Even at low populations, PFIs can significantly reduce photosynthetic rates in their host plants (Macedo et al., 2003). Transcript profiling has revealed that PFI infestation down-regulates expression of photosynthesis-related genes, such as those required for Rubisco synthesis (Heidel and Baldwin, 2004; Zhu-Salzman et al., 2004; Voelckel et al., 2004; Qubbaj et al., 2005; Yuan et al., 2005). Similar responses that are induced across multiple insect feeding guilds could represent a shift in resource allocation from growth to defence (Heidel and Baldwin, 2004). PFIs also modify source–sink relationships and water relations within the plant, because they must extract large volumes of phloem sap to attain adequate nitrogen (Douglas, 2006). Sugar depletion at PFI feeding sites created localized metabolic sinks by inducing genes involved in carbon assimilation and mobilization (Moran and Thompson, 2001; Moran et al., 2002; Zhu-Salzman et al., 2004). Within the phloem of celery petioles, for example, green peach aphid feeding up-regulated genes implicated in remobilizing mannitol reserves (Divol et al., 2005). Mannitol remobilization might also represent a response to osmotic stress caused by aphid feeding. Aphid infestation reduced foliar water potential (Cabrera et al., 1994) and up-regulated genes encoding aquaporins, membrane-intrinsic proteins, and other transcripts associated with water stress (Zhu-Salzman et al., 2004; Divol et al., 2005). PFIs also modified nitrogen allocation in their hosts by competing with plant sinks and altering the amino acid composition of the phloem sap (Sandstrom et al., 2000; Heidel and Baldwin, 2004; Voelckel et al., 2004; Girousse et al., 2005). Unlike other herbivores, PFIs up-regulated genes involved in nitrogen assimilation (Heidel and Baldwin, 2004; Zhu-Salzman et al., 2004). In particular, aphids induced genes encoding enzymes required for synthesis of tryptophan and certain other amino acids (Moran et al., 2002; Zhang et al., 2004; Divol et al., 2005). These responses can benefit PFIs by enhancing the content of essential amino acids in the phloem sap (Sandstrom et al., 2000). Overall, further work is needed to determine if PFI-induced changes in carbon and nitrogen assimilation, allocation, and water balance contribute to host susceptibility, or are a means for the plant to compensate for insect damage.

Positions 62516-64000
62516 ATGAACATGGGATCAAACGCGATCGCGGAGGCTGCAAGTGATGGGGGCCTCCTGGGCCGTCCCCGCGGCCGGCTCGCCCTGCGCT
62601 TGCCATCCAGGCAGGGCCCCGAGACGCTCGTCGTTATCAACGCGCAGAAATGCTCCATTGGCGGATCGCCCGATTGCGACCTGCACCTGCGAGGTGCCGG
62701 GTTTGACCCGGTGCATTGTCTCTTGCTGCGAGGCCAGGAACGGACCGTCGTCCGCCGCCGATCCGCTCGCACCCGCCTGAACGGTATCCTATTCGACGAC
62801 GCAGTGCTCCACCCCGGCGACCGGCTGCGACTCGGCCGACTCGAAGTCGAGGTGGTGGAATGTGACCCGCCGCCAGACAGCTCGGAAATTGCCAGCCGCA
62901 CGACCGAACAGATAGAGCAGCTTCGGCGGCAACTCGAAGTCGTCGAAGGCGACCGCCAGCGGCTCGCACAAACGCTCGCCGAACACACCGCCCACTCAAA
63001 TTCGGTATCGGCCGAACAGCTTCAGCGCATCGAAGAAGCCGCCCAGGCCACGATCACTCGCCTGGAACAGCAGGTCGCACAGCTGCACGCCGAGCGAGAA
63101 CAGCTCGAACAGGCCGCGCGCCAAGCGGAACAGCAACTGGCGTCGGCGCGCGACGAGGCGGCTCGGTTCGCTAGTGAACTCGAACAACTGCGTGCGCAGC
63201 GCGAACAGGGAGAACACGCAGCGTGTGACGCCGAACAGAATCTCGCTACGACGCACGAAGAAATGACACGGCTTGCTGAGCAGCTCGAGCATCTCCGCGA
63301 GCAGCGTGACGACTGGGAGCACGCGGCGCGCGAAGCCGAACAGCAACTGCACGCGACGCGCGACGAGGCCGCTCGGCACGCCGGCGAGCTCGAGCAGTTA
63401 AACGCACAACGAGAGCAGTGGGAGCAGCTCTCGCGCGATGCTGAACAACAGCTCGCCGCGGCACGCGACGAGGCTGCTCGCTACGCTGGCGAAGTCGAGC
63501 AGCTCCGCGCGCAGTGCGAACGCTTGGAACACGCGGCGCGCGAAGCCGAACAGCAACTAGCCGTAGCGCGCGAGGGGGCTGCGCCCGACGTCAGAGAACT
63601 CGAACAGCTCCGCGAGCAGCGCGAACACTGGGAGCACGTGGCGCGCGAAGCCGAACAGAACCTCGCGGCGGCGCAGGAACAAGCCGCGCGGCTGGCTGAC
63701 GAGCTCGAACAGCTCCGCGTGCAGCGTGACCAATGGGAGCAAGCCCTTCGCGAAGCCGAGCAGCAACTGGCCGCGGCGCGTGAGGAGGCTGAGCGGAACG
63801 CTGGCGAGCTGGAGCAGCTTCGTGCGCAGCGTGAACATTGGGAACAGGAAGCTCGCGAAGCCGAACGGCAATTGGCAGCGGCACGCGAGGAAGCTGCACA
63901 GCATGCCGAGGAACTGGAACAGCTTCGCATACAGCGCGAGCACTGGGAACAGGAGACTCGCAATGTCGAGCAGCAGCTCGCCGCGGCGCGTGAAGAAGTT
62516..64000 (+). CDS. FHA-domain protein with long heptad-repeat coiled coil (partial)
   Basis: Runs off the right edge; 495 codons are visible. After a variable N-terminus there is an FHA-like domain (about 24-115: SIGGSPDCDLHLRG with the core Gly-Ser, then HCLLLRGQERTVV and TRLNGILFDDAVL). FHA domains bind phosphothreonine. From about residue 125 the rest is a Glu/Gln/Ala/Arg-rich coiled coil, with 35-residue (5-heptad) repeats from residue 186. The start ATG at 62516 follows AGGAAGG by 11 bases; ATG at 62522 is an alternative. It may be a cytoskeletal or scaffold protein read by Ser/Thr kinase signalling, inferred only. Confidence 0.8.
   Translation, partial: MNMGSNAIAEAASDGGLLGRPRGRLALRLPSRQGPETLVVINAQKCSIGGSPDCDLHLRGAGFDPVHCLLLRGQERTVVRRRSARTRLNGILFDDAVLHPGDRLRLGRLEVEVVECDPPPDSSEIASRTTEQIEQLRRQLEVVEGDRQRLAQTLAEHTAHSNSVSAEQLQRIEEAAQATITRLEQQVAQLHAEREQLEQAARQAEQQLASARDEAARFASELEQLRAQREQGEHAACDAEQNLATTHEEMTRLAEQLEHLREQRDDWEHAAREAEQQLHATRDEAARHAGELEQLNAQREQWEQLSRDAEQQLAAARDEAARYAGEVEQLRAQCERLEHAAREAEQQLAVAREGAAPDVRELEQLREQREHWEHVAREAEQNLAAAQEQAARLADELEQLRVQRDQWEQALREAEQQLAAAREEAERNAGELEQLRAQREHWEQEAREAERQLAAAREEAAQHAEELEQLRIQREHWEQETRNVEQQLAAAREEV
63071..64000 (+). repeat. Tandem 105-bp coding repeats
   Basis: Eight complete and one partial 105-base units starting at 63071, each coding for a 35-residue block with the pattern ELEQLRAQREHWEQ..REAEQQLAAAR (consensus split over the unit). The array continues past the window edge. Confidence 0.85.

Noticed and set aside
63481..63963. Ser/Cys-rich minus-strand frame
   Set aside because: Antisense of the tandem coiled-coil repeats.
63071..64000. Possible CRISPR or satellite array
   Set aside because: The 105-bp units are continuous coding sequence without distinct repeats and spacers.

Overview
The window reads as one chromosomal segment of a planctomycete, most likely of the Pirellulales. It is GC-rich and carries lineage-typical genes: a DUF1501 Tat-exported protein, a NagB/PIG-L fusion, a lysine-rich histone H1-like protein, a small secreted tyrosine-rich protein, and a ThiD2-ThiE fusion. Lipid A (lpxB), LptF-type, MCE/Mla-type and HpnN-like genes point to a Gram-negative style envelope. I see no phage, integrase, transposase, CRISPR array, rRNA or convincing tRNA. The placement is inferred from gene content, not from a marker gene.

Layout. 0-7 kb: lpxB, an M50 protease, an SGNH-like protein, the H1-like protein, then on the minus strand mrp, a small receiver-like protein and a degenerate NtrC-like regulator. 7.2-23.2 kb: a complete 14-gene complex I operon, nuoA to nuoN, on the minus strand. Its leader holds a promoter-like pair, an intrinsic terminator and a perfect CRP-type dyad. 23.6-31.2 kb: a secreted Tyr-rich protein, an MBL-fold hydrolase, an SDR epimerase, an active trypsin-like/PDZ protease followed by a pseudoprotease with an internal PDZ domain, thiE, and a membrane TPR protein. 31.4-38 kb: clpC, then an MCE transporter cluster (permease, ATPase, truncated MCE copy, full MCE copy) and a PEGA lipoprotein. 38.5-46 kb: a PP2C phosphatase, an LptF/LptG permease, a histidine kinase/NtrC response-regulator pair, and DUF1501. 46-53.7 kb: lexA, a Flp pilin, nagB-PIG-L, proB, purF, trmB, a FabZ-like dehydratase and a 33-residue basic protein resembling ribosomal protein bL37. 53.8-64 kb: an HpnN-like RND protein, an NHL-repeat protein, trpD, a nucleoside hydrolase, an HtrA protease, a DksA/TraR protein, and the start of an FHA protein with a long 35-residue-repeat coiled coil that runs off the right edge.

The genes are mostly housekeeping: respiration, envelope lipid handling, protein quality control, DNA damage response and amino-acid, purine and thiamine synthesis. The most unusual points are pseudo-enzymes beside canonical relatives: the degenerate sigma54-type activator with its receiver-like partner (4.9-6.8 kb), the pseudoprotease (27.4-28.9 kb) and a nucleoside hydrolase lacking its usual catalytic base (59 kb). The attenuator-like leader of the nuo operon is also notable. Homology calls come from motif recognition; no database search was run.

PFIs modify secondary metabolite production

Many secondary metabolites have been implicated in plant defences against PFIs, including phenylpropanoids, terpenoids, alkaloids, hydroxamic acids, and glucosinolates. Transcript profiling studies suggest that PFI feeding modulates expression of enzymes required for secondary metabolite synthesis. In rice, for example, brown planthopper feeding down-regulated several genes involved in phenylpropanoid biosynthesis and up-regulated a gene required for sesquiterpene synthesis (Zhang et al., 2004; Cho et al., 2005). Functional genomic tools can be applied to investigate the impact of secondary metabolites on PFIs. Aharoni et al. (2003) dramatically increased terpenoid volatile production in Arabidopsis by transforming plants with a terpene synthase gene from strawberry and determined that transgenic plants significantly repelled the green peach aphid. For most secondary metabolites, however, further work is needed to identify key biosynthetic genes before we can manipulate their synthesis in a targeted manner or understand how PFIs modulate their accumulation. To date, the majority of molecular and genomic studies on the role of secondary metabolites in plant–aphid interactions have focused on glucosinolates.

Glucosinolates in brassicaceous plants